Ford posted a 44 percent surge in second-quarter profit, exceeding analysts' estimates thanks to consumers paying ­big money for fully loaded ­versions of the new aluminum-bodied F-150 pickup.

Ford reported net income of $1.9 billion, or 47 cents a share, compared with $1.3 billion, or 32 cents per share a year earlier. Profit beat the 37-cent average estimate of 17 analysts surveyed by Bloomberg.

The results ease pressure on Ford for the second half. CEO Mark Fields has pledged pretax profit will grow by as much as 51 percent this year as Ford resumes full production of the F-150, its top-selling model. Ford started offering discounts of more than $10,000 on the new truck in some areas after U.S. sales fell 8.9 percent last month.

"We are confident the ­second half of the year will be even stronger," Fields said.

Ford has said it will be the end of September before dealers are fully stocked with F-series trucks, which account for 90 percent of its global auto profits, according to Morgan Stanley.

"Ford is all about the second half of this year," said David Whiston, an analyst for Morningstar Inc. in Chicago, who rates Ford the equivalent of a buy. "The F-150 will be at full availability then and the new Edge and Explorer SUVs are coming out at a time when gas is still pretty cheap."

Ford has said it is selling many of its F-150s loaded with pricey leather seats and technology, which helps margins. The truck is selling for $44,100 on average, the highest transaction price in the full-size pickup segment, according to Ford.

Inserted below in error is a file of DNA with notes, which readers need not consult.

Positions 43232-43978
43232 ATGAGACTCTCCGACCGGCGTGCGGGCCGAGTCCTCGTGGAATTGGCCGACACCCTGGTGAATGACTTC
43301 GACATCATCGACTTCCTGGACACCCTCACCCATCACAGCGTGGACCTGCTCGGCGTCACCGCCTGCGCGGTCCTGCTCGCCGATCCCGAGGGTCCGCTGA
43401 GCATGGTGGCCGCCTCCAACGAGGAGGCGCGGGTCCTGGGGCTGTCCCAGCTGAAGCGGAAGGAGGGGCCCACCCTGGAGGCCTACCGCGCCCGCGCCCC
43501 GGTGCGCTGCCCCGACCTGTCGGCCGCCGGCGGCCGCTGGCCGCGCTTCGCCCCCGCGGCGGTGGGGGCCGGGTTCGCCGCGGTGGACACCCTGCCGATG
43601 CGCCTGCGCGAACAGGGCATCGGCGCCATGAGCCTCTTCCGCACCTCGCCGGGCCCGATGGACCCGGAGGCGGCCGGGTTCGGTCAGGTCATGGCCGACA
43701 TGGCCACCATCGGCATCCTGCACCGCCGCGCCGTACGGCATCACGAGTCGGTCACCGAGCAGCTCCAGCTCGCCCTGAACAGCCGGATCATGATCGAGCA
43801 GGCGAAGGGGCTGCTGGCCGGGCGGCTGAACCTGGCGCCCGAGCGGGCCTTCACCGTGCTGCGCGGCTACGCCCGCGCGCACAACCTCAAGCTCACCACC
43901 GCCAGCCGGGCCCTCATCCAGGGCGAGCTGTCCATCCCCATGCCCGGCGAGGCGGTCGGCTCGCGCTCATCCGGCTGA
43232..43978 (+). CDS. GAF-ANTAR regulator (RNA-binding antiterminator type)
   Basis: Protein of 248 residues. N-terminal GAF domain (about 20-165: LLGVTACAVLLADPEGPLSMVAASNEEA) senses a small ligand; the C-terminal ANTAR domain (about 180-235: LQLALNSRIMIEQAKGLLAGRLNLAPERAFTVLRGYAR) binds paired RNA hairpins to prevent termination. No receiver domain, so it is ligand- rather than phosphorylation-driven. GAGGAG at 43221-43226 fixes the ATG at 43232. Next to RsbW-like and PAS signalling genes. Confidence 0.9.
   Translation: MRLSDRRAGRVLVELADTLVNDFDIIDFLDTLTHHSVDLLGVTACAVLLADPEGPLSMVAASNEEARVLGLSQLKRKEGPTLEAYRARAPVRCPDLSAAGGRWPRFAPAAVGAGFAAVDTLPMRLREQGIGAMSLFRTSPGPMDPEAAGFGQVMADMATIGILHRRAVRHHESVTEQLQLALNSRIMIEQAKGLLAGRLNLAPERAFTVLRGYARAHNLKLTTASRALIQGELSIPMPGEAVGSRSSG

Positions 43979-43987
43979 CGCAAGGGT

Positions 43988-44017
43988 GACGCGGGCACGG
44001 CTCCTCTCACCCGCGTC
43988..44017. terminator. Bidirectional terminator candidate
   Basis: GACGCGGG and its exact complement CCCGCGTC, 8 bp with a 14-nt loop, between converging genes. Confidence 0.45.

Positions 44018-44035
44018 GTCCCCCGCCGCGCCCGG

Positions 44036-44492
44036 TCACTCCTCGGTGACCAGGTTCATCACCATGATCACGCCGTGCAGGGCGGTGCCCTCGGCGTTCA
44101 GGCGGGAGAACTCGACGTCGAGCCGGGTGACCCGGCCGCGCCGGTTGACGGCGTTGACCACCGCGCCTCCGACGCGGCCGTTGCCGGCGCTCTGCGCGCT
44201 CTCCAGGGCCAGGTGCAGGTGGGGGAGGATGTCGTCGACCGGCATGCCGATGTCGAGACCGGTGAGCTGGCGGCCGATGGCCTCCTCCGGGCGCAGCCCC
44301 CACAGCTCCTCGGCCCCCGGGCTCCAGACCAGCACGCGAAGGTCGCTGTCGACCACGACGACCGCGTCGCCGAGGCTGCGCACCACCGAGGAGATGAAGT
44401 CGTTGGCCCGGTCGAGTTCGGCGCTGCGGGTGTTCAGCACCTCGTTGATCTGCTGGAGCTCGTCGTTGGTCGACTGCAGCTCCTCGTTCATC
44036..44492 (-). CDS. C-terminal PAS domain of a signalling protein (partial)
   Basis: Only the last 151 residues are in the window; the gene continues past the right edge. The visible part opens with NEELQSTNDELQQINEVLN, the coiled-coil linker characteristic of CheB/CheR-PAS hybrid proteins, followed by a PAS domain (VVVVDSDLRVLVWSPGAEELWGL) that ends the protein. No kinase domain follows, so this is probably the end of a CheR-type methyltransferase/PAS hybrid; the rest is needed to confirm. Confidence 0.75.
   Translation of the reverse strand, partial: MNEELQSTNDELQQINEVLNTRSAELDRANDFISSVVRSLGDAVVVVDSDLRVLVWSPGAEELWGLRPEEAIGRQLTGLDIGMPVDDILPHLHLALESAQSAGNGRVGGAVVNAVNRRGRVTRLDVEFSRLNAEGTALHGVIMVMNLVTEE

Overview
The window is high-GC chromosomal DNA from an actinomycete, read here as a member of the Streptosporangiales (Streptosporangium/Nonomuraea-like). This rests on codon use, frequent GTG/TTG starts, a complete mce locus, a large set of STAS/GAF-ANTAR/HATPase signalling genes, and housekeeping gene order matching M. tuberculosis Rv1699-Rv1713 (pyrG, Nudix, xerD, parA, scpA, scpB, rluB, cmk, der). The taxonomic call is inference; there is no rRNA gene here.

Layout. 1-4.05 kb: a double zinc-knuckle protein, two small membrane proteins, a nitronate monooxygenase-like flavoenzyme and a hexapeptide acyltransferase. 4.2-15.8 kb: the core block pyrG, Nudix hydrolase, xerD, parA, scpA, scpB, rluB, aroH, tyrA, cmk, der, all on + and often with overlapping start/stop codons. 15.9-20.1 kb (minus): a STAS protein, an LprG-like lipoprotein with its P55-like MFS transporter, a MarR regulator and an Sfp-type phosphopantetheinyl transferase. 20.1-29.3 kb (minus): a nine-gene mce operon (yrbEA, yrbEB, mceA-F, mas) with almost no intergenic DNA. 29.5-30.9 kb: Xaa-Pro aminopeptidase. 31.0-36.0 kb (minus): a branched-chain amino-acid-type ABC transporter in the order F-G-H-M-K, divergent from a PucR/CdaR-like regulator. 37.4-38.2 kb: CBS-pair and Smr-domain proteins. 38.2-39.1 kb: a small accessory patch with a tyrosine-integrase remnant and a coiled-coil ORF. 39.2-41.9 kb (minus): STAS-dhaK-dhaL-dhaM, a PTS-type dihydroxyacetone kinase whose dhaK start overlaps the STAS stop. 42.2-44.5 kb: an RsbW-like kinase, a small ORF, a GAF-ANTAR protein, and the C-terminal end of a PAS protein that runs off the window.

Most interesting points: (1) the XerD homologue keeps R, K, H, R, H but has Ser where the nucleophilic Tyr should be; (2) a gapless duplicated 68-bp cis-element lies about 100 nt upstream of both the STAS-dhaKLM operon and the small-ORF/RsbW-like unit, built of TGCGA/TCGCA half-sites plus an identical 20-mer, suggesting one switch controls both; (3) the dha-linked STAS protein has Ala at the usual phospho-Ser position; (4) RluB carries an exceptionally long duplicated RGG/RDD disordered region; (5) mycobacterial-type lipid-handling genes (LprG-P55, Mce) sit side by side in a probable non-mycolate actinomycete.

Ford's pretax operating income in North America rose to a record of $2.6 billion from $2.4 billion, as Ford boosted North American production by 1.6 percent to 815,000 cars and trucks. Ford said it now believes its North American operating margin will be the high end of its forecast of 8.5 percent to 9.5 percent.

Lower sales of cars and pickups reduced Ford's U.S. market share to 15.1 percent in the first half from 15.5 percent last year, according to researcher Autodata Corp. F-Series sales fell 2.4 percent in the first half. Second-quarter automotive sales slipped to $35.1 billion from $35.3 billion.

Revenue was reduced by a $2.2 billion currency hit from the strong dollar in overseas markets, Bob Shanks, Ford's chief financial officer, told reporters at the automaker's headquarters in Dearborn. .

Ford's shares had fallen 6.1 percent this year to close Monday at $14.55, valuing the company at $57.8 billion.

Investors have been frustrated waiting for the F-150 to hit its stride and have driven down shares by 12 percent since they peaked at $16.57 on March 2.